Edwin Markham, the youngest of ten children, was born in Oregon City on 23rd April, 1852. When he was a child his family moved to California. Markham attended rural schools before finding work as a farm labourer.
In 1868 he entered California College and after graduating four years later, became a teacher at San Luis. This was followed by periods in Santa Rosa and Coloma before being appointed headteacher of a school in Hayward.
Markham also wrote poetry and his work was published in the Overland Monthly and Scribner's Magazine. In January 1899, he most famous poem, The Man with the Hoe, appeared in the San Francisco Examiner.
Markham's first collection of poems, The Man and the Hoe and Other Poems, appeared later that year. This was followed by further collections including Lincoln and Other Poems (1901), California the Wonderful (1915), Gates of Paradise (1920), Ballad of the Gallows Bird (1926), Eighty Poems at Eighty (1932) and Collected Poems (1940).
Markham's concern for the welfare of the underdog made him popular with radicals and Benjamin Flower described him as "democracy's greatest poet". Children of Bondage, a book that Markham wrote with Ben Lindsey, George Creel and Owen Lovejoy on the exploitation of young workers, is considered to have influenced the federal government's attempts to control child labour.
Edwin Markham died in 7th March, 1940.
Edwin Markham, democracy's greatest poet, is the reflector of the mighty spiritual undercurrent of our age. He represents the new conscience and the broadening spiritual ideals of our wonderful age.
One of his most important recent works is entitled Children of Bondage. It is one of the most compelling and conscience-stirring volumes that our wonderful age has produced, dealing with the moral crime of child labour or the slavery of the little ones which dwarfs their physical, mental, and moral natures and robs them of the heritage that should be the right of every free-born child.
In unaired rooms, mothers and fathers sew by day and by night. Those in the home sweatshop must work cheaper than those in the factory sweatshops.
And the children are called in from play to drive and drudge beside their elders.
All the year in New York and in other cities you may watch children radiating to and from such pitiful homes. Nearly any hour on the East Side of New York City you can see them - pallid boy or spindling girl - their faces dulled, their backs bent under a heavy load of garments piled on head and shoulders, the muscles of the whole frame in a long strain.
Is it not a cruel civilization that allows little hearts and little shoulders to strain under these grown-up responsibilities, while in the same city, a pet cur is jeweled and pampered and aired on a fine lady's velvet lap on the beautiful boulevards?
The Man with a Hoe
Bowed by the weight of centuries he leans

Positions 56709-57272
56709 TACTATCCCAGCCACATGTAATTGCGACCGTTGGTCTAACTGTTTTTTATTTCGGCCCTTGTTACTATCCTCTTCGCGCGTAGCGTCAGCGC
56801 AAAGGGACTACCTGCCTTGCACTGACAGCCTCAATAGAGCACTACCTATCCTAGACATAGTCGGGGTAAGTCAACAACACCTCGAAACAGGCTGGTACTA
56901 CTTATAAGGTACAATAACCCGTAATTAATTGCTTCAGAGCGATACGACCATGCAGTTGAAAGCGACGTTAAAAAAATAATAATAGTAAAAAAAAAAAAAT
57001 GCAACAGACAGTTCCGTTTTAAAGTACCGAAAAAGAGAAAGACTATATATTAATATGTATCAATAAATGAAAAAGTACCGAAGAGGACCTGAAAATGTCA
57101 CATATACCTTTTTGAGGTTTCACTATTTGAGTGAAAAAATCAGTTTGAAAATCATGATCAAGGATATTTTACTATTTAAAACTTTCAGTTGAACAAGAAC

Upon his hoe and gazes on the ground,
The emptiness of ages in his face,
And on his back, the burden of the world.
Who made him dead to rapture and despair,
A thing that grieves not and that never hopes,
Stolid and stunned, a brother to the ox?
Who loosened and let down this brutal jaw?
Whose was the hand that slanted back this brow?
Whose breath blew out the light within this brain?
Is this the Thing the Lord God made and gave
To have dominion over sea and land;
To trace the stars and search the heavens for power;
To feel the passion of Eternity?
Is this the dream He dreamed who shaped the suns
And marked their ways upon the ancient deep?
Down all the caverns of Hell to their last gulf
There is no shape more terrible than this--
More tongued with cries against the world's blind greed--
More filled with signs and portents for the soul--
More packed with danger to the universe.
What gulfs between him and the seraphim!
Slave of the wheel of labor, what to him
Are Plato and the swing of the Pleiades?
What the long reaches of the peaks of song,
The rift of dawn, the reddening of the rose?
Through this dread shape the suffering ages look;
Time's tragedy is in that aching stoop;
Through this dread shape humanity betrayed,
Plundered, profaned and disinherited,
Cries protest to the Powers that made the world,
A protest that is also prophecy.
O masters, lords and rulers in all lands,
Is this the handiwork you give to God,
This monstrous thing distorted and soul-quenched?
How will you ever straighten up this shape;
Touch it again with immortality;
Give back the upward looking and the light;
Rebuild in it the music and the dream;
Make right the immemorial infamies,
Perfidious wrongs, immedicable woes?
O masters, lords and rulers in all lands,
How will the future reckon with this Man?
How answer his brute question in that hour
When whirlwinds of rebellion shake all shores?
How will it be with kingdoms and with kings -
With those who shaped him to the thing he is -
When this dumb Terror shall rise to judge the world,
After the silence of the centuries?